Philosophy of Research
Perhaps the fundamental way in which we increase our understanding of historic buildings is through research. To paraphrase John Donne, it might be said that no building is an island entire of itself.
Many of those working with surveying historic buildings are often divorced from working with researching their history; this is partly owing to a lack of time, skill and resources. This professional separation of surveying from research is perplexing when dealing with historic buildings - in effect historic artefacts - that require understanding; even the smallest amendments to a building can be successfully and harmoniously influenced by appreciating the architectural, social, local and landscape history that surrounds and shapes them.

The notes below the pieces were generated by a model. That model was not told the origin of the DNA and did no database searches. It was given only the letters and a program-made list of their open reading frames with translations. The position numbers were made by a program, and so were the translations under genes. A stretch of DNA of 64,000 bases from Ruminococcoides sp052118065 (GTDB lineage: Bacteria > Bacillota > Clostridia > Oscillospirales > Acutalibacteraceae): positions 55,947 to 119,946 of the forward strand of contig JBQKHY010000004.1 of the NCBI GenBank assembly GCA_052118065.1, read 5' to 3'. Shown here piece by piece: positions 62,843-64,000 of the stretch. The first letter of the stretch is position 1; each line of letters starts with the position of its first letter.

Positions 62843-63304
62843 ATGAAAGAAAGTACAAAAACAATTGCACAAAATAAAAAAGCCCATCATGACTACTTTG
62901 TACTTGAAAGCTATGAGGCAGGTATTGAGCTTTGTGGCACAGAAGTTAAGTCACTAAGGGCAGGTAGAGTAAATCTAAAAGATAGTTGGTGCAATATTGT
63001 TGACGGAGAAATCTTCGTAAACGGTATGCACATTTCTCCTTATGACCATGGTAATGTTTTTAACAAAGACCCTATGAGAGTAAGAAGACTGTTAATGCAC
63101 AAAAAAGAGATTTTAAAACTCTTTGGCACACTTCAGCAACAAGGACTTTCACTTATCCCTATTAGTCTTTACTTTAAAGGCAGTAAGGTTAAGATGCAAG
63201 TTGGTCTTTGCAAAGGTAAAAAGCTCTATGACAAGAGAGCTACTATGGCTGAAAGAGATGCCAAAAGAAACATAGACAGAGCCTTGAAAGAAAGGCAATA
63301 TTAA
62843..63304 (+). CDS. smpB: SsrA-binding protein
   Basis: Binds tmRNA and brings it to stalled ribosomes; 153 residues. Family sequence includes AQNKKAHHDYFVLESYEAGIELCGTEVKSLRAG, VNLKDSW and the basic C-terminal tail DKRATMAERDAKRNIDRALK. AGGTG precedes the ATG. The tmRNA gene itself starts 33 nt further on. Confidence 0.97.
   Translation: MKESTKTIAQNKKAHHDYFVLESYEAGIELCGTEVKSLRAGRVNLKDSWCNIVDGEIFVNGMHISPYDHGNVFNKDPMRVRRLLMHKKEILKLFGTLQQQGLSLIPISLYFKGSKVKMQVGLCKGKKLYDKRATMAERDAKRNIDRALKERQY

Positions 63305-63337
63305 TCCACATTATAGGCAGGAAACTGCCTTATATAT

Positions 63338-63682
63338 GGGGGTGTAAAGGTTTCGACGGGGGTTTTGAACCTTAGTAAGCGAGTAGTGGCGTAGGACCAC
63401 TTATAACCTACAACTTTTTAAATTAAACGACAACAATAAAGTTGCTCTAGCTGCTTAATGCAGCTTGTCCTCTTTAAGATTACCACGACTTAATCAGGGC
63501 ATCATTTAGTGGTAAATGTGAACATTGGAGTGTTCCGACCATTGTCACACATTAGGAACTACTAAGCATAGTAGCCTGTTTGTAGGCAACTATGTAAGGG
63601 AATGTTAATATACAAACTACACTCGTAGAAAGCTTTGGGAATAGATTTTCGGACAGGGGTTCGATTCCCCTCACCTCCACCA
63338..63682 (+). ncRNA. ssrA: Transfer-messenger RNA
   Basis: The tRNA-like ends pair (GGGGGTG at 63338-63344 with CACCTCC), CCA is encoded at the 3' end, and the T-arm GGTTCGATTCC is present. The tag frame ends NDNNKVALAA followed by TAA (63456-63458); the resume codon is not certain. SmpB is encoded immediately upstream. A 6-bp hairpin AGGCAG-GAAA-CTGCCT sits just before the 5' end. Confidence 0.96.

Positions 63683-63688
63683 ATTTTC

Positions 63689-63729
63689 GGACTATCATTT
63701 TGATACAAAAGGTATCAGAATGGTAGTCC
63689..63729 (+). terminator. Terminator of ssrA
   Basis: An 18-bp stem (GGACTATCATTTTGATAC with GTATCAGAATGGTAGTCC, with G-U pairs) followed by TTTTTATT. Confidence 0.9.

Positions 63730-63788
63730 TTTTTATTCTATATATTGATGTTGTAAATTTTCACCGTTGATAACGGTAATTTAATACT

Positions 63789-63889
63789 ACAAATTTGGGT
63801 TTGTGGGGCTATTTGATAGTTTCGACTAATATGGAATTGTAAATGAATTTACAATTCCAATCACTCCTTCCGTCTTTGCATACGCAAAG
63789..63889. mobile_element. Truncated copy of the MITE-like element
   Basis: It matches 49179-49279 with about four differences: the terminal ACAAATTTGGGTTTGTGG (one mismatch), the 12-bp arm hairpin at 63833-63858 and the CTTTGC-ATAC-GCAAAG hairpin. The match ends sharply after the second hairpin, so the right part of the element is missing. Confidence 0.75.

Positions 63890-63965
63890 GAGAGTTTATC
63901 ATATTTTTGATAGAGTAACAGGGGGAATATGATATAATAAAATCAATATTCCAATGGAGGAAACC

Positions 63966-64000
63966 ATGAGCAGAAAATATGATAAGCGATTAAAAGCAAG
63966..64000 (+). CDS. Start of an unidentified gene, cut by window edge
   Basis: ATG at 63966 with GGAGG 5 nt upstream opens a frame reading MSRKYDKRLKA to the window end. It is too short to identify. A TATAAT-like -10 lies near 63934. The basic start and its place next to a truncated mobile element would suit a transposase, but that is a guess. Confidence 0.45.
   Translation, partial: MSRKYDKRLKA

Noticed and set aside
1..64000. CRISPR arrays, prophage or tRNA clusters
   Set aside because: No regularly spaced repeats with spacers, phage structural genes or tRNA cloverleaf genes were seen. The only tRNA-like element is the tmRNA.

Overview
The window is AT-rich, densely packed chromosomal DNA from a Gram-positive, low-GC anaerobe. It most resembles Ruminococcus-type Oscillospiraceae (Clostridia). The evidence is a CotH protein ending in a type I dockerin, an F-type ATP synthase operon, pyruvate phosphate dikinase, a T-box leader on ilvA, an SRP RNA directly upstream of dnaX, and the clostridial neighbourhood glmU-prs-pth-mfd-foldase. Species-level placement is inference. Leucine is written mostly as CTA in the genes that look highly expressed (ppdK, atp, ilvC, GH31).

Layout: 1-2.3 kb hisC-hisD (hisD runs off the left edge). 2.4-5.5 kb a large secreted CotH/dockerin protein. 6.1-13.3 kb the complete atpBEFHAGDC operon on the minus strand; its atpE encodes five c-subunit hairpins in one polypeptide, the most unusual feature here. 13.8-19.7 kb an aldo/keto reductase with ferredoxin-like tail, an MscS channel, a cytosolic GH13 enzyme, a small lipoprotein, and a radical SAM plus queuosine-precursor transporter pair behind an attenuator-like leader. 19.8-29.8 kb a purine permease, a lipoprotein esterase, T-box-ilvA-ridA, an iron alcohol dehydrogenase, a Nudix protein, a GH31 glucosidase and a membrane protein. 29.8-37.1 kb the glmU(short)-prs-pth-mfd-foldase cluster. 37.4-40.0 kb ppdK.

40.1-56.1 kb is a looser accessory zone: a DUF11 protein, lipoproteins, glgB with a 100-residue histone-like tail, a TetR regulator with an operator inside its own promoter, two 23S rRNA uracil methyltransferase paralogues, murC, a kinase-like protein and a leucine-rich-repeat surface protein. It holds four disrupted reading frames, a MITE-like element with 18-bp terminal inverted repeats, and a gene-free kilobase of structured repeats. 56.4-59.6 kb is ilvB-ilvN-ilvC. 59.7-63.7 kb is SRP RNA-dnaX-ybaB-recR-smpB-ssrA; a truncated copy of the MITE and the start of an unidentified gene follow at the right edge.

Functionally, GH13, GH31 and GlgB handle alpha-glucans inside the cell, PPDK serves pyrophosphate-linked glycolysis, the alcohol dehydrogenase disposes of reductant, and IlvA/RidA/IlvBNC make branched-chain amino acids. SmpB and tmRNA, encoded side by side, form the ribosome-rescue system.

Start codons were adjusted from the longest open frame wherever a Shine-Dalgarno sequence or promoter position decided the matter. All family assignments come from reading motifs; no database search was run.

Naturally, full historical investigations cannot reasonably be carried out for every project, but I believe that having that appreciation, and going that little bit further to find out more, is what distinguishes the fully-rounded historic building professional.
I therefore seek to apply the principle that, in carrying out historical research, even when separate from a building project, the information gathered might be illuminating and informative for the future development of the building.
I would also place building surveys in this category; even though these might be constructional and technical in scope, they are nonetheless site-based 'research' into that building which can not only be usefully punctuated by relevant historical observations on site, but also act both as a basis on which to specify future works and a 'snapshot' of that building in time.